Enjoy!

Read the article on gainesville.com | Save as PDF

Old Florida Longleaf Heartpine – How the Old Becomes New

This year the old Melting Pot building in Gainesville, Florida will become home to the Matheson History Museum’s Library and Archives. Constructed in 1933, this building was originally the Gainesville Gospel Tabernacle and later became the Barrow Family Antique Store before it was most recently The Melting Pot Fondue restaurant. The building’s interior is being finished with the Goodwin Company’s Old Florida longleaf heart pine flooring reclaimed from old growth hurricane damaged forests. Harvesting these damaged trees does not contribute to deforestation and still produces a wood similar in hardness to Red Oak. Goodwin’s flooring, laced with red toned growth rings, complement the building’s original ceiling beams, contributing to the authenticity and aesthetic of this historic Gainesville building. The Matheson received private donations and a $300,000 grant from the Florida Department of State’s Division of Historical Resources to help finance this adaptive reuse project, which was completed by Joyner Construction, Jay Reeves Associates, and Rudy Ditmar of Rudy’s Professional floor sanding. We can’t wait to see this restoration finished and for the building to once again become a gathering place in our community!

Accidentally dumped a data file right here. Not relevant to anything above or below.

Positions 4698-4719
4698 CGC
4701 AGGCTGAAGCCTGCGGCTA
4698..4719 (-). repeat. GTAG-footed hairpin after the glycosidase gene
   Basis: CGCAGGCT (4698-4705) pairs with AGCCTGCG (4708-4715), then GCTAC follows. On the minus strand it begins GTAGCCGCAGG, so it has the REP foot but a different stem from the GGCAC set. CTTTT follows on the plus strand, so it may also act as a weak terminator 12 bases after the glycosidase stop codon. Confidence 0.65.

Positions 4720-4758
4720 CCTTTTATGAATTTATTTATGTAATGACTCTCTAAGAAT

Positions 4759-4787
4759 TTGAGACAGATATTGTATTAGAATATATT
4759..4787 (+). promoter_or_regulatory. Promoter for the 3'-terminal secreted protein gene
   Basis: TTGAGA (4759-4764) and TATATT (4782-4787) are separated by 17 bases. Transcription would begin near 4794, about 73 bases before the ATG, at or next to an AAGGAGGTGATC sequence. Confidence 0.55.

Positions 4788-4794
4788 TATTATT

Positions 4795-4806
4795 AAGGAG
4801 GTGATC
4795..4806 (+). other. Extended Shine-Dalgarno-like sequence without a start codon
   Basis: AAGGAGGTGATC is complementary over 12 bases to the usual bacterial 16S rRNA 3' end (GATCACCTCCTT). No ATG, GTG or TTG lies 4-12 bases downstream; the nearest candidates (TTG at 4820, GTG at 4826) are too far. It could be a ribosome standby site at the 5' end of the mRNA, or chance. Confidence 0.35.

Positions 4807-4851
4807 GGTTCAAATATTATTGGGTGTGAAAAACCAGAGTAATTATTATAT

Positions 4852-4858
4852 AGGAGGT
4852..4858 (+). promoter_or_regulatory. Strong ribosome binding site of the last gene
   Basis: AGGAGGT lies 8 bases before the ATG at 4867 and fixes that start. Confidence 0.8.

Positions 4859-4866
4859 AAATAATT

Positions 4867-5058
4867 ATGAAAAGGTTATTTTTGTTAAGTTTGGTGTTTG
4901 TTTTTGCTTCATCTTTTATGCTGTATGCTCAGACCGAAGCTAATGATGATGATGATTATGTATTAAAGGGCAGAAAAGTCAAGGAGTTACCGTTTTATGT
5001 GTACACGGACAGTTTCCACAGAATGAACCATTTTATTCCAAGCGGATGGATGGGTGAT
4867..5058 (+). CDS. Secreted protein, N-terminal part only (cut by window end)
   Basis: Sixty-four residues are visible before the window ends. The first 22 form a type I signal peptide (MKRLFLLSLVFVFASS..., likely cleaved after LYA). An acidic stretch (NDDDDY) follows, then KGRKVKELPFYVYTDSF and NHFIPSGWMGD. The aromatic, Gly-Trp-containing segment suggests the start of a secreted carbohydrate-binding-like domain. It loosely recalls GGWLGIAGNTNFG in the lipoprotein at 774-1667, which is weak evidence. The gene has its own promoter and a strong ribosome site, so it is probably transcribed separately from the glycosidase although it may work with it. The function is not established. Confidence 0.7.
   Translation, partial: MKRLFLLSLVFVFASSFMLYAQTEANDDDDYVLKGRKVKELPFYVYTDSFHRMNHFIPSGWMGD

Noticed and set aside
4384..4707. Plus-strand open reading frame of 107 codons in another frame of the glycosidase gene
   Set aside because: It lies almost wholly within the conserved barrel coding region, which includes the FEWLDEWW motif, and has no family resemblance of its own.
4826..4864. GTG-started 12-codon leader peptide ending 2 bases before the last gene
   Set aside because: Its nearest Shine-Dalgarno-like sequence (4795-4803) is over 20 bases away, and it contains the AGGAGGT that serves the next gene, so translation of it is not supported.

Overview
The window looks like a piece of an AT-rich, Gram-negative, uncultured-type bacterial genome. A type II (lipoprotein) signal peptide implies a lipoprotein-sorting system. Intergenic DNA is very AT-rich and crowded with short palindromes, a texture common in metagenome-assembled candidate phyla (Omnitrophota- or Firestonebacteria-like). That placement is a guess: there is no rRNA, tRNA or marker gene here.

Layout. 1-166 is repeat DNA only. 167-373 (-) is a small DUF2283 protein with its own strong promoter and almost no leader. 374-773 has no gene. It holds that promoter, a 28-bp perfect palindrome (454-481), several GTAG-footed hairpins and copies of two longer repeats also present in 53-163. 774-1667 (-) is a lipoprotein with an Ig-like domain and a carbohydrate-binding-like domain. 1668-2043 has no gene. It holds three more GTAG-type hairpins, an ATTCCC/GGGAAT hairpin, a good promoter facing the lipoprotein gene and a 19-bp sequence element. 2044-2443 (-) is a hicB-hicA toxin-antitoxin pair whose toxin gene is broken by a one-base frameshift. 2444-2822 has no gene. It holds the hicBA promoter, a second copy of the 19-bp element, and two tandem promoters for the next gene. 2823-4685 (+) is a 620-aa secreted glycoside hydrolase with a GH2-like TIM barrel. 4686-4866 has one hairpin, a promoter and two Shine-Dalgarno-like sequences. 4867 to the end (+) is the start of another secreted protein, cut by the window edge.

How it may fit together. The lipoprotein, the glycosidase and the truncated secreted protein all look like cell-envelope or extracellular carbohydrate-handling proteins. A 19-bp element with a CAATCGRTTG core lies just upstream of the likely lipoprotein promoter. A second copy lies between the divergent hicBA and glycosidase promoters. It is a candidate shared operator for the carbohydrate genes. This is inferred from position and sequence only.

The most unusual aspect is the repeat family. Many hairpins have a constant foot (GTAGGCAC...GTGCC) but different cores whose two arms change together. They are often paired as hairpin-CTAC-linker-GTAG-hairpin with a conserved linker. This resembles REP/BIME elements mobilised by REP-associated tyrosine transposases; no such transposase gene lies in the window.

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Lauren ColeyGuest Post by Lauren Corley

Lauren Corley is a guest author for Goodwin and is a senior in the Innovation Academy at the University of Florida studying Sustainability in the Built Environment with a minor in Innovation. She began her involvement with Goodwin at the 2015 Greenbuild conference in Washington D.C. She is from the Panhandle of Florida and gained an interest for sustainability and its use in space as a high school student. Since moving to Gainesville she has interned for the Repurpose Project as well as the Alachua County Public Schools under the Energy Conservation Specialist.